Read Daisy Miller: A Study in Two Parts by Henry James Free Online
Book Title: Daisy Miller: A Study in Two Parts|
The author of the book: Henry James
Format files: PDF
The size of the: 5.24 MB
Edition: A Henry James Book
Date of issue: October 8th 2010
ISBN 13: 9781434408846
Read full description of the books Daisy Miller: A Study in Two Parts:This little story catalyzed a lot of late 19th century debate about American values and European values and--particularly--the confident, un-blushing American girl who is not inclined to conform to the snobbish tastes and attitudes of the upper class people she meets as her family becomes wealthy.
"Daisy Miller" became a debatable type of American girl, Daisy Millerism a controversial kind of topic.
Contemporary readers should give some thought to how Daisy's major sin against expatriate society is that she spends time with and values the company of local people. Compare Winterbourne abroad, spending time only with people of means and breeding, to Daisy, who chooses to spend a lot of her time with Mr. Giovanelli, who is not--as Winterbourne's friends say--a treasure hunter but really a respectable and clever Italian man of modest means. (Daisy does not choose to spend to with scoundrels and criminals and men of low character, though Winterbourne's set sees her that way.) And then think about how middle class American kids backpacking around Europe and staying in hostels are Daisy's descendants, mixing and mingling with the local people because that's who interests them. And think of how in some ways contemporary horror movies about American kids running into trouble Europe--the Hostel films, for example--echo Daisy's troubles. The kids are too bold, brash, and confident, interested in local culture but on their own terms, and they run into trouble because of it.
Of course, James doesn't run blame in one direction in "DM"; Daisy's overconfidence and naivete are not the only factors contributing to her fate. Winterbourne and his people antagonize and irritate Daisy so much that she disregards even their good advice (about, say, staying out of the Colosseum). And Winterbourne never gets around to admitting to himself that he likes Daisy very much more than he likes the upper class women who scare him with their threats of social ostracism. He never notices how Daisy's interest in culture is tied not to snobbish intellectual achievement but to understanding how people relate to and care about things. E.g., Rome comes alive for her when Giovanelli explains it, and the Chateau de Chillon is interesting only when Winterbourne--rather than the dry, dull tour guide--is explaining it. (For his part, Winterbourne is constantly hoping that Daisy's lapses from social propriety mean that she will yield up her person to him in some naughty way, and he even makes arrangements for that sort of thing at Chillon. Contrast to Giovanelli.)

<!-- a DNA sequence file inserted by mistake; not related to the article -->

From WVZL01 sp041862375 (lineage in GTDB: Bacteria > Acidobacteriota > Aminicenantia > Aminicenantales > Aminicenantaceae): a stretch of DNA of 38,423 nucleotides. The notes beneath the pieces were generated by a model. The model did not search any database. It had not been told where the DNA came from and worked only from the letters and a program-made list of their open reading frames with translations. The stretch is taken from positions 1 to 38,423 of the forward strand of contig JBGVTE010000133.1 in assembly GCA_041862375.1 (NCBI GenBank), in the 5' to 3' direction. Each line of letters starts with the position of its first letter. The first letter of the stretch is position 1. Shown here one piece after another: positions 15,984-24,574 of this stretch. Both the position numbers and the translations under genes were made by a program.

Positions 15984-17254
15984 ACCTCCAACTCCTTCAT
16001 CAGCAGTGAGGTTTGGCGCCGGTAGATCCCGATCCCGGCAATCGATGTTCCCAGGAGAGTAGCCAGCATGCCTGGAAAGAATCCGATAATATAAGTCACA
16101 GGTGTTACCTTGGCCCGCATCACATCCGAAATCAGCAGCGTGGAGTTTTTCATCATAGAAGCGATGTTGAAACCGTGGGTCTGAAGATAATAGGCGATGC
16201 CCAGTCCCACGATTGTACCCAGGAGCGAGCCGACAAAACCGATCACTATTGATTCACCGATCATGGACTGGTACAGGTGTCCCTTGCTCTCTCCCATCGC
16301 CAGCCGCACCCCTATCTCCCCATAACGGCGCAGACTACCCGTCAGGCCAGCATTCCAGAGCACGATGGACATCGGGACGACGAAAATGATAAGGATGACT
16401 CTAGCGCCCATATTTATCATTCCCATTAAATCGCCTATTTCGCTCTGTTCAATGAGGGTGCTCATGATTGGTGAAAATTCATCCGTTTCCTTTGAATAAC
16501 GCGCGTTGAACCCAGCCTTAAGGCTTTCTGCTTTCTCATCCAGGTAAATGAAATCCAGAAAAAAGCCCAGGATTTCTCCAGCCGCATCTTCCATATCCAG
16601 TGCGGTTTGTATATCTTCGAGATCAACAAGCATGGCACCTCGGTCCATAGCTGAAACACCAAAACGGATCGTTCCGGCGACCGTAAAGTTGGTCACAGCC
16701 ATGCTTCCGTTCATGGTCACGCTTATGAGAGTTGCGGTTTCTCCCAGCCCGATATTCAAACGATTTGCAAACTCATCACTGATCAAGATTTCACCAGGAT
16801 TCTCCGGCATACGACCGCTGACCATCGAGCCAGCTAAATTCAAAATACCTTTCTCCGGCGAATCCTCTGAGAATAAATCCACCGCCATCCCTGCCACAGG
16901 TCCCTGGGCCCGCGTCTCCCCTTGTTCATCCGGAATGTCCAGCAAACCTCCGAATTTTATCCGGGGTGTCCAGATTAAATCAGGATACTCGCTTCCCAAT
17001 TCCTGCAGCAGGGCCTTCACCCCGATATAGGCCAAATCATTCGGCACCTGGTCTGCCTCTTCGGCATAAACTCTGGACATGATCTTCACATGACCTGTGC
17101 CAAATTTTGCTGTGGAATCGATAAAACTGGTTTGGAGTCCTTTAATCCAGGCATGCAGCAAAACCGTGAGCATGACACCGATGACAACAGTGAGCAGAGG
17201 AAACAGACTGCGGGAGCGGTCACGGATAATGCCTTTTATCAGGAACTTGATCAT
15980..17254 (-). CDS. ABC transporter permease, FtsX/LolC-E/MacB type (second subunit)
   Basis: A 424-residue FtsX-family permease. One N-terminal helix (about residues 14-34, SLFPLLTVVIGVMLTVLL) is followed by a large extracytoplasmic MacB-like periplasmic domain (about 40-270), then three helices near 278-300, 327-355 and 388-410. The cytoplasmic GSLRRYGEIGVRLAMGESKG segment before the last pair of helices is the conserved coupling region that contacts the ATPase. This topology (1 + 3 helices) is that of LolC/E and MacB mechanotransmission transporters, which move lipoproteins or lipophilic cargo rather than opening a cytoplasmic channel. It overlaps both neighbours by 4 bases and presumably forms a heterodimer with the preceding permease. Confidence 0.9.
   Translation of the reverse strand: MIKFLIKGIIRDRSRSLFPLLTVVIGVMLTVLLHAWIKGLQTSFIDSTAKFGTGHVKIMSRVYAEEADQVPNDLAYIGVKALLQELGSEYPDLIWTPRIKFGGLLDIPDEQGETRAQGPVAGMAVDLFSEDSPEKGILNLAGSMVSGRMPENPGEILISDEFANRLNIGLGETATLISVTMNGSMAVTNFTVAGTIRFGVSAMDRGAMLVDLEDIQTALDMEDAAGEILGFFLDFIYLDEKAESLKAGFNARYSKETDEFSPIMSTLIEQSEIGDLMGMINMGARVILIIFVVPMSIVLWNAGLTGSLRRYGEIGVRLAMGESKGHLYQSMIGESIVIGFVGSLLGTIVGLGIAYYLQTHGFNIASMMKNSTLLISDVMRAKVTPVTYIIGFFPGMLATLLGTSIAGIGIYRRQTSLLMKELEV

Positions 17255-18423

So it's a godo story, and it's short, and it deals with James's great Americans-scandalizing-Europe theme, so if you think you'd like to try out some Henry James, it's a great place to start.
Read information about the authorHenry James, OM, son of theologian Henry James Sr., brother of the philosopher and psychologist William James and diarist Alice James, was an American-born author, one of the founders and leaders of a school of realism in fiction. He spent much of his life in England and became a British subject shortly before his death. He is primarily known for a series of major novels in which he portrayed the encounter of America with Europe. His plots centered on personal relationships, the proper exercise of power in such relationships, and other moral questions. His method of writing from the point of view of a character within a tale allowed him to explore the phenomena of consciousness and perception, and his style in later works has been compared to impressionist painting.
James insisted that writers in Great Britain and America should be allowed the greatest freedom possible in presenting their view of the world, as French authors were. His imaginative use of point of view, interior monologue and unreliable narrators in his own novels and tales brought a new depth and interest to realistic fiction, and foreshadowed the modernist work of the twentieth century. An extraordinarily productive writer, in addition to his voluminous works of fiction he published articles and books of travel writing, biography, autobiography, and criticism,and wrote plays, some of which were performed during his lifetime with moderate success. His theatrical work is thought to have profoundly influenced his later novels and tales.
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